Henry Caselli
When Thoughts Turn Inward, 1981

Astronaut John Young reflects pensively as he suits up for launch on April 12, 1981. Caselli conveys a quiet, almost spiritual moment when the astronaut must mentally prepare for his mission. This was the first time that the newly inaugurated space shuttle would carry humans, in this case the two-person crew of John Young and Robert Crippen.

Casselli served in the Marine Corps as a combat artist. After his return from the Vietnam War, Casselli chose watercolor as his medium to reconnect with his native city of New Orleans, particularly focusing his attention on the life of African Americans.

Martin Hoffman
Sunrise Suit Up, 1988
Mixed media

Hoffman captures astronaut suit-up in an original way through the televisions in the press site bleachers at the Kennedy Space Center on launch day. The countdown clock awaits and the launch pad can be seen in the distance. It is a calm moment before the frenzy of launch activity.

Throughout his career, Hoffman’s style ranged from energetic abstraction and hard-edge pop to photo-based realism and minimalism. His versatile paintings and illustrations were shown nationally and internationally.

E.H. Sorrells-Adewale
STS-71, Mir Docking, 1997
Mixed media

The Mir missions represented a renewed friendship between the United States and Russia. Sorrells-Adewale depicts the historic Mir docking mission with a sense of celebration, world friendship, and common goodwill.

Sorrells-Adewale’s work embraces abstraction. His travels to West Africa, China, Italy, Brazil, Mexico and Trinidad, coupled with readings on the symbolic and the metaphysical, has inspired his use of materials, form, color and texture.

William Wegman
Chip and Batty Explore Space, 2001

Wegmans Weimaraners pose as astronauts. One peers out of the space station while the other conducts a spacewalk. NASA lent Wegman a model of a spacesuit to use in this work.

Wegman’s dogs are central figures in some of his best-known photographs and videos. His work has appeared in books, advertisements, films, as well as on television programs like Sesame Street and Saturday Night Live. Wegman’s art, which also includes painting and drawing, is recognized in permanent collections of the Museum of Modern Art, the Smithsonian American Art Museum, and other national and international art museums.

Annie Leibovitz
Eileen Collins, 1999

Leibovitz photographed Eileen Collins at the Johnson Space Center here in Houston during training for the STS-93 mission in 1999. Collins was the first female pilot and the first female commander of a Space Shuttle mission. She flew four missions in all before retiring from NASA in 2006.

Annie Leibovitz is considered one of the greatest portrait photographers, having captured images of some of the most influential figures of her time for commercial and editorial assignments. Trademarks of Leibovitz’s style are bold contrasts and dramatic poses.

Nathan Greene
STS-49, Post Landing Convoy Operations, 1992
Oil on canvas

Space Shuttle Endeavor landed on May 16, 1992, at Dryden Flight Research Center (now Armstrong) in Edwards, California, where Greene witnessed landing operations. The painting depicts convoy teams servicing the orbiter upon return, including the ground crew hooking up coolant lines (left) and purge lines (right).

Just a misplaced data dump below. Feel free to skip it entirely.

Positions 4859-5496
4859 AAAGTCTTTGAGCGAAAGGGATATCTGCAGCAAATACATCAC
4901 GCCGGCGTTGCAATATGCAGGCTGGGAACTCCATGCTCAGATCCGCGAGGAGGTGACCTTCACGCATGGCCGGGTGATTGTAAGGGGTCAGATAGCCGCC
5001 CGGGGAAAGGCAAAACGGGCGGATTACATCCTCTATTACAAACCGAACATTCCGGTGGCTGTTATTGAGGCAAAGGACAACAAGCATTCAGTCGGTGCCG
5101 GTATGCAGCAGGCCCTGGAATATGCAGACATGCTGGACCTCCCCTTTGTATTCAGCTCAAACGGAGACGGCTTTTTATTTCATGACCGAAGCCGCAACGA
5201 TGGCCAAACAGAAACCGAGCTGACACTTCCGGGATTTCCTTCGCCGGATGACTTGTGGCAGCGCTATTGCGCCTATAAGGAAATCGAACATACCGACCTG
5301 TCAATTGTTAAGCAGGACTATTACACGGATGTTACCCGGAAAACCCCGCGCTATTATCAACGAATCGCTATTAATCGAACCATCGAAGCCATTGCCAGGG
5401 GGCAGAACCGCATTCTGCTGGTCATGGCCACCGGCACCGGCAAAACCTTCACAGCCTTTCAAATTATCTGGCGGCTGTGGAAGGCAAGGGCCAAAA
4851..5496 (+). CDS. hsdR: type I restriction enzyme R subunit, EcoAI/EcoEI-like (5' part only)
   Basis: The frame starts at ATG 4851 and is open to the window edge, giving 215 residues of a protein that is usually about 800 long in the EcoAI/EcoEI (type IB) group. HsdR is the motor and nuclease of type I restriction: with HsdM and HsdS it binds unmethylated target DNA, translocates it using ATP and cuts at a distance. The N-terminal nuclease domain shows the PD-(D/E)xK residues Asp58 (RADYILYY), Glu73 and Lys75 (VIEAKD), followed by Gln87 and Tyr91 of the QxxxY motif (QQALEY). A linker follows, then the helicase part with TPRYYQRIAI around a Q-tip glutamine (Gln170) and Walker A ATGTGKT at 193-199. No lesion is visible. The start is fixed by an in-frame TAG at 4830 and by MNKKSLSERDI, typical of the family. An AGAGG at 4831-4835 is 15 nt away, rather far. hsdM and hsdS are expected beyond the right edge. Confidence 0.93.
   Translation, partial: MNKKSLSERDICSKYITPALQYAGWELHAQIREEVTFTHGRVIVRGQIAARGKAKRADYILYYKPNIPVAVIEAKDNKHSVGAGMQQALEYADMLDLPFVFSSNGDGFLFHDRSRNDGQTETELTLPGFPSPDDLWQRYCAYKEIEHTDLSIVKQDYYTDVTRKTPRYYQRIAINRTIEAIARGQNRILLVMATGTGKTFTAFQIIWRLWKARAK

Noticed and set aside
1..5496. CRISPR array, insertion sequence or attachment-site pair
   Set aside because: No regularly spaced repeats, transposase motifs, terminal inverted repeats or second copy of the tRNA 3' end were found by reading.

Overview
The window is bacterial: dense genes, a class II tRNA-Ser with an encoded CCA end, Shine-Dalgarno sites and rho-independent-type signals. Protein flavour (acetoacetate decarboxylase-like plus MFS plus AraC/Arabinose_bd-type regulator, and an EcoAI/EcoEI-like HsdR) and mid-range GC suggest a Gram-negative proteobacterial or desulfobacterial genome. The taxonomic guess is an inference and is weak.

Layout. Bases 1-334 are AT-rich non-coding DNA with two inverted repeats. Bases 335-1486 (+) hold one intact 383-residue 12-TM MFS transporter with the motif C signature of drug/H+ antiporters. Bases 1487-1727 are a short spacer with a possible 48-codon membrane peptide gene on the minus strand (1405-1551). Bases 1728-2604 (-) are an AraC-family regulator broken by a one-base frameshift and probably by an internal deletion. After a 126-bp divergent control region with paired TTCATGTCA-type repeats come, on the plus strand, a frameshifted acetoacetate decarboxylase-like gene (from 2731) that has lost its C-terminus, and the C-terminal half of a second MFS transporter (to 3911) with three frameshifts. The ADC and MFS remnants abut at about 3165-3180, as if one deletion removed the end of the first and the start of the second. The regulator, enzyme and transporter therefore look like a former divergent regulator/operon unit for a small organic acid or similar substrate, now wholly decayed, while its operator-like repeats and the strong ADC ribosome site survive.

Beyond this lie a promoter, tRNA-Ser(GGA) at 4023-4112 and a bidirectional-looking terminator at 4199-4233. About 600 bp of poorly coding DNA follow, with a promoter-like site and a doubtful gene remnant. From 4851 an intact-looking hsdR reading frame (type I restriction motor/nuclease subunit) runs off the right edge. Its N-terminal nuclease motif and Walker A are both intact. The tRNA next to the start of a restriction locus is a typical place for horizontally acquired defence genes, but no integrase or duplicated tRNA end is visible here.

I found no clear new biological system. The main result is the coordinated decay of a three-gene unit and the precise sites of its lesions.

Greene’s NASA paintings convey scenes in all their detail, and also communicate the scale, intensity and wonder of humanity’s heroic attempts to probe the heavens. Greene’s contemporary style has a strong foundation in classical art.

Clayton Pond
Strange Encounter for the First Time, 1981

Pond juxtaposes reality with science fiction as the Space Shuttle Enterprise approaches the fictional Starship Enterprise from Star Trek.

Pond’s work features bright, cheerful colors and balanced compositions. Deviating from the expected and rejecting the conventional, his particular use of color offers the viewer a charming, idiosyncratic interpretation of the world.

John Solie
Space Telescope Assembly, 1988

Technicians work on the Hubble Space Telescope from various platform levels. A contrast is evident between the human scale of technicians and the giant space telescope.

His skill for depicting the likenesses of actors made Solie a celebrated movie poster artist who created more than 200 posters. He was also a talented sculptor and illustrator. His sculpture of Walter Cronkite is on display in the lobby of the CBS building in New York.

Tina York
Virtual Reality, 1994
York trained in NASA’s virtual reality lab to produce this work. A large circle on a stylized circuit board features a square module interior and a landscape seen through a rectangular window.
York worked with original photos of planets, then made a painting of the virtual reality computer images.

James N. Rosenberg
In honor of Glenn, 1962
Pastel on fiberboard

John Glenn was the first American to orbit the Earth. He was given a hero’s welcome during a ticker tape parade in New York City.

Rosenberg is a painter, printmaker, art patron, lawyer and playwright. Most of his paintings are representational while others are semi abstract. Rosenberg’s colors and brush strokes show the influence of Vincent Van Gogh and the Impressionists.

Wilson Hurley
Pre-Encounter, Pioneer 11, 1980